The Port McNeill Medical Clinic has announced it will be closing its services due to a lack of support from Island Health. (Port McNeill Medical Clinic Facebook photo)

The Port McNeill Medical Clinic has announced it will be closing its services due to a lack of support from Island Health. (Port McNeill Medical Clinic Facebook photo)

UPDATE: Port McNeill medical clinic closes then reopens as talks with Island Health reach a breaking point

“We are wanting regional equality with Port Hardy”

On Tuesday morning, the Port McNeill Medical Clinic (PMMC) announced it was closing until further notice.

By the end of the day, it was open again.

After originally announcing the closure on the Port McNeill Medical Collaborative Facebook page due to “lack of support” from Island Health, and encouraging people to “direct all questions and requests to Island Health and your elected local officials,” the clinic then posted around 6:30 p.m. that “after discussion with various stakeholders and agencies, we are able to continue with services.”

A clinic spokesperson said the reversal was mainly due to pressure from the residents of the community; nothing has really changed as clinic operators are still struggling.

“(We want to) turn the business side over to Island Health so we can just be doctors. We want to follow the Port Hardy model, that way we can at least get people to work here and stay. The standard for health care in our region should all be the same.

“It’s been five years now and there’s still no commitment from Island Health.”

RELATED: Port McNeill Hospital was scheduled to divert patients to Port Hardy hospital Halloween weekend

RELATED: Local mom delivers North Island’s first home birth in 30 years

The main reason behind the closure is due to the clinic feeling like it had been left with minimal options.

“We are wanting regional equality with Port Hardy,” the spokesperson said, noting it’s never been about financial compensation or funding for equipment. “It’s about changing the model [of health care].”

According to the spokesperson, this is the only medical clinic north of Campbell Riverrun by independent and private physicians, which is causing them to spend too much of their time running a business and not enough time as doctors.

“Port Hardy was in the same situation as us around 10 years ago, but Island Health changed the model which enabled them to get staff and doctors,” the spokesperson said, adding that Port Hardy’s medical clinic is in fact owned and operated by Island Health, which is ultimately what’s creating the lack of health care equality between the neighbouring towns.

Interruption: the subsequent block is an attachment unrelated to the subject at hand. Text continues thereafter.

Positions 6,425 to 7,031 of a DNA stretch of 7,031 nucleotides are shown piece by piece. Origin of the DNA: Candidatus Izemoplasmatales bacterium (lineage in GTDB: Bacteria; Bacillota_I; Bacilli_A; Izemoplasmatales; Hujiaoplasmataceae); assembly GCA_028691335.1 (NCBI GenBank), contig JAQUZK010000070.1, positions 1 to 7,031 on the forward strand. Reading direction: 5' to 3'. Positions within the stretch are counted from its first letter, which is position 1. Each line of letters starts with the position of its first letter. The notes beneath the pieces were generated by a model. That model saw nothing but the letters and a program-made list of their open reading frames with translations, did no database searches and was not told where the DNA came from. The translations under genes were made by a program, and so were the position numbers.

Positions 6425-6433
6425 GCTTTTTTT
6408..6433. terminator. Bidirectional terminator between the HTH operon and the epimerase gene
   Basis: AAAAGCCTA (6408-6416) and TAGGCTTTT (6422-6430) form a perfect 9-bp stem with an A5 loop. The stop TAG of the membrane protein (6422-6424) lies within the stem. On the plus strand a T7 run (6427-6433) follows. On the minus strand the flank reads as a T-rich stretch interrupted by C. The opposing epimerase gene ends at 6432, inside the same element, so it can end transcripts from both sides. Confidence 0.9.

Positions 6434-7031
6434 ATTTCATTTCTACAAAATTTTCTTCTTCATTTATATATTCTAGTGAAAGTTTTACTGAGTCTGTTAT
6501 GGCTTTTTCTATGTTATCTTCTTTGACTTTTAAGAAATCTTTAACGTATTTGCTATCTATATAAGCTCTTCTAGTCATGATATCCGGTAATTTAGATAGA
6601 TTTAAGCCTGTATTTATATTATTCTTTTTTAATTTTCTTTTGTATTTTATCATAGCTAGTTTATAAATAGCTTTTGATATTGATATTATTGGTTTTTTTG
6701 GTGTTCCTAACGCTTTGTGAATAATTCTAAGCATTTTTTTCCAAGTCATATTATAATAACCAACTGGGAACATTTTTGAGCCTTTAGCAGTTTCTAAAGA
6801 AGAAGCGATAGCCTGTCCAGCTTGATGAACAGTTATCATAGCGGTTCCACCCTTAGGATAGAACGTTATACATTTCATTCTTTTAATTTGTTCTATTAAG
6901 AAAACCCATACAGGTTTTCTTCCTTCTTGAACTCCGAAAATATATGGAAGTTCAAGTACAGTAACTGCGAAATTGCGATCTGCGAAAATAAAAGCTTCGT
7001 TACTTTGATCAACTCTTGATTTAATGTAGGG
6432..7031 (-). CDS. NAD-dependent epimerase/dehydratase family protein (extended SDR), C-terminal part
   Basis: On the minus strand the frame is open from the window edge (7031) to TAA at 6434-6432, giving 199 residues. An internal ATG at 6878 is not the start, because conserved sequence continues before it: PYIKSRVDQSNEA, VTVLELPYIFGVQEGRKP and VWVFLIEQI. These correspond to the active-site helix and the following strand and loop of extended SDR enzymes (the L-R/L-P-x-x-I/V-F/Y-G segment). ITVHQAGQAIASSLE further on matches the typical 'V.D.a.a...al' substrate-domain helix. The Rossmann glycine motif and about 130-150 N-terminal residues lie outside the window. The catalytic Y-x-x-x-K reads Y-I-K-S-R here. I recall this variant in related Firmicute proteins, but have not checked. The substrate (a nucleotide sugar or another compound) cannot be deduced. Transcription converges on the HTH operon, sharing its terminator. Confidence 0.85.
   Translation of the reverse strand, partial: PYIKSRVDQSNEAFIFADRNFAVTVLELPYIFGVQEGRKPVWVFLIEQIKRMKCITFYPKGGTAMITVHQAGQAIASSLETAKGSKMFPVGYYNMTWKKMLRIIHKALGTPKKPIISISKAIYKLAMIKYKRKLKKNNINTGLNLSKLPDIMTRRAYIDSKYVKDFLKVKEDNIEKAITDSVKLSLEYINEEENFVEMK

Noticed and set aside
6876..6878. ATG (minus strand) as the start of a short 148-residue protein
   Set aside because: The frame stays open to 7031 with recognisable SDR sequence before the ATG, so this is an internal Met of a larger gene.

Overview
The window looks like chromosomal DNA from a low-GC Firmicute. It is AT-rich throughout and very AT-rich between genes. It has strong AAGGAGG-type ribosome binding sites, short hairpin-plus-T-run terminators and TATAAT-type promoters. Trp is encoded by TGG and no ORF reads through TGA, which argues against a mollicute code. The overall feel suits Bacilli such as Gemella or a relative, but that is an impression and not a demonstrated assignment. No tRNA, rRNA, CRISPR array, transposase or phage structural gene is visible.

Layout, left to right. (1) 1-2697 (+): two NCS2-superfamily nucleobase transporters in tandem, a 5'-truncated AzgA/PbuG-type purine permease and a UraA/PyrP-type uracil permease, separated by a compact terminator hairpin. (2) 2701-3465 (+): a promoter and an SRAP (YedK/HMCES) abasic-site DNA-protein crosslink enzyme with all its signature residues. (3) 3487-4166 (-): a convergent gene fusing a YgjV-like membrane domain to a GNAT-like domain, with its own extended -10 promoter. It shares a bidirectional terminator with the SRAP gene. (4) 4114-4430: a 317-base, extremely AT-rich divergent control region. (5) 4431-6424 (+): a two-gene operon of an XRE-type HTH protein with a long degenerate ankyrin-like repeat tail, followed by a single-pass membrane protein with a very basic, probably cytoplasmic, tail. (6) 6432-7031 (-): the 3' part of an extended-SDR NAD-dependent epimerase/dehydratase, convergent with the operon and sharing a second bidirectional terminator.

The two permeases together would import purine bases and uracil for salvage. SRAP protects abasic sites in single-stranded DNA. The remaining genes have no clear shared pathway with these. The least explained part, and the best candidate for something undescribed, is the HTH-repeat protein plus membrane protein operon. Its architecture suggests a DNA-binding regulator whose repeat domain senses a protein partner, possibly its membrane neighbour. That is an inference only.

Port Hardy’s population was listed in the 2016 census as 4,132. Port McNeill’s was 2,064.

When asked if Island Health has provided the clinic with any financial support over the years, the spokesperson said Island Health had promised to help them, but hasn’t committed to what was promised.

Island Health responding to a Black Press Media request for an interview with this statement:

“We recognize that with the recent departure of two physicians from the Port McNeill Medical Clinic (PMMC), this has been a challenging situation for the remaining physicians. However, family physicians are private, independent business people who choose where they want to locate their medical practice.

“While Island Health is not responsible for recruiting family physicians into private practice, for the last several months, Island Health has been working collaboratively with the doctors of B.C. and the PMMC to identify and explore options to create a sustainable model for the clinic and its physicians.”

Port McNeill Mayor Gaby Wickstrom said the situation is “concerning for us, especially as we are starting to hear of COVID in our region. So many surrounding communities rely on the availability of a clinic in Port McNeill. It’s been stressful for people needing to access care.”

Wickstrom added in a social media post that residents need to speak up and write letters to Island Health to help put pressure on all parties to find a solution.


@NIGazette
editor@northislandgazette.com

Like us on Facebook and follow us on Twitter

ClinicsHospitalsIsland Health

Get local stories you won't find anywhere else right to your inbox.